Momentum are modelled on the campaigning website 38 Degrees who seek to “transform the Labour party into a more democratic party with the policies” with Momentums own site stating that the “Jeremy Corbyn for Labour Leader [campaign] has transformed into Momentum”. Momentum are carrying on digitally where Jeremy4Leader finished off led then by Simon Fletcher who now works in the leaders office and Cat Smith MPs partner Ben Soffa. Those skills have been transferred to Momentum, its website farming for personal data particularly emails with the 9,000 emails sent to MPs sent from a new central database server.  Personal data collected during the Labour Party can’t be transferred by law to Momentum but suspicion has led to the Information Commissioner stepping into investigate.

Momentum harvests those personal details on its opening page and across their digital platforms, collected emails linked to personal home addresses, postcodes and critically divided by local and national electoral boundaries.  This all has a whiff of caucus clicktivism. Momentums subscribers are asked to tick the box “[are you willing to] Attend local Labour Party meetings”.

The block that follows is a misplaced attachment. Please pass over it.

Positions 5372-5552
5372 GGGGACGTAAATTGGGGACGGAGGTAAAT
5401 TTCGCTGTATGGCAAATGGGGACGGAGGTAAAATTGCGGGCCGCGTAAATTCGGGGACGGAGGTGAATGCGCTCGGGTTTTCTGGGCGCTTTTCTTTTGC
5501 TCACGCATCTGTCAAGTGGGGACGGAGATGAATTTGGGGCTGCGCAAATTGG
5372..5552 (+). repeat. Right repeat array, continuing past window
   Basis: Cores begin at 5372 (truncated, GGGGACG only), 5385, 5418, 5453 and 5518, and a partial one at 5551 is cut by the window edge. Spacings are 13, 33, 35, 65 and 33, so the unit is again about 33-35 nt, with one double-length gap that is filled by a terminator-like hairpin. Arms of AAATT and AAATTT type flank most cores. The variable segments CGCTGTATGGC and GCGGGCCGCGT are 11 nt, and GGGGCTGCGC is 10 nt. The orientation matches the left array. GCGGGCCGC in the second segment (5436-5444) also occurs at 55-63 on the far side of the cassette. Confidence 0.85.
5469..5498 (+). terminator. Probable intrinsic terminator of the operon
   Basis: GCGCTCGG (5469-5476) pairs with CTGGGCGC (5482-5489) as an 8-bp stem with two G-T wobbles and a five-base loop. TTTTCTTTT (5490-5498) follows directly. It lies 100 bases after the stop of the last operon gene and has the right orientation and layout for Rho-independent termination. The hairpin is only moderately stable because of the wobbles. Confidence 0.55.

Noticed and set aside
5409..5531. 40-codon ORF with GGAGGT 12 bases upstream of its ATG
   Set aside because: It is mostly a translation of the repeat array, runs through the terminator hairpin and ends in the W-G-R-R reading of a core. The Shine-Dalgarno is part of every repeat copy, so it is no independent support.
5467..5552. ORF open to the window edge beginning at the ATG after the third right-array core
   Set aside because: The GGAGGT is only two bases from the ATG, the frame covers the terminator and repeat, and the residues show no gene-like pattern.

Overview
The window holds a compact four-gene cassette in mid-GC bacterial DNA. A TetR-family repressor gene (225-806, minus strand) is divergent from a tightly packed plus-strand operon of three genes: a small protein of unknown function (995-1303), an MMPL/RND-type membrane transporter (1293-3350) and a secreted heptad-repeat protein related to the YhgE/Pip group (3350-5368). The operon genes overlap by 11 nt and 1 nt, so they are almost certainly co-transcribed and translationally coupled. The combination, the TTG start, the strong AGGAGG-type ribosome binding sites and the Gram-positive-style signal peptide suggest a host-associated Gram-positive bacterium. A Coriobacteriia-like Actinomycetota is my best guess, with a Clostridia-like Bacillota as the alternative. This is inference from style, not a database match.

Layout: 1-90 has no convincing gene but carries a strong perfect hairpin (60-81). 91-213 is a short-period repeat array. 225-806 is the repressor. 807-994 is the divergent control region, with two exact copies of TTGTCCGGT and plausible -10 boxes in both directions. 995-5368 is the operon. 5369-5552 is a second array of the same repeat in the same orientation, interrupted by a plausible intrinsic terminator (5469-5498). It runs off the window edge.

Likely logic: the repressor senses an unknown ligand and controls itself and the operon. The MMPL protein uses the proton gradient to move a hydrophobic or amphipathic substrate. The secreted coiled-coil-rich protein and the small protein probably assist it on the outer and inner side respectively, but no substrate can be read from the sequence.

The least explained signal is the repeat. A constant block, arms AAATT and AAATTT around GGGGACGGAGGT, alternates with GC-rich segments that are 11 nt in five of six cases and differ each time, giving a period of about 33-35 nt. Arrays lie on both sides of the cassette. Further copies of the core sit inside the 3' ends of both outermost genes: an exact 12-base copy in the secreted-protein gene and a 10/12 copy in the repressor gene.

This clicktivism is clearly aimed at mobilising at short notice supporters, whether that be at rallies, demos or for lobbying purposes as with Syria or more worryingly attendance at Labour Party selection meetings. The concept of a ‘flash mob’ selectorate influencing or determining the outcome of councillor selections has arrived.

In places like Hyndburn it would be difficult to switch both political and personal allegiances toward Momentum in what is in general an unsympathetic constituency but in places like London where there are larger branches (and constituencies), caucus clicktivism may well be about to be unleashed. Where enough Momentum members can be clickitivated to attend a selection meeting in sufficient numbers.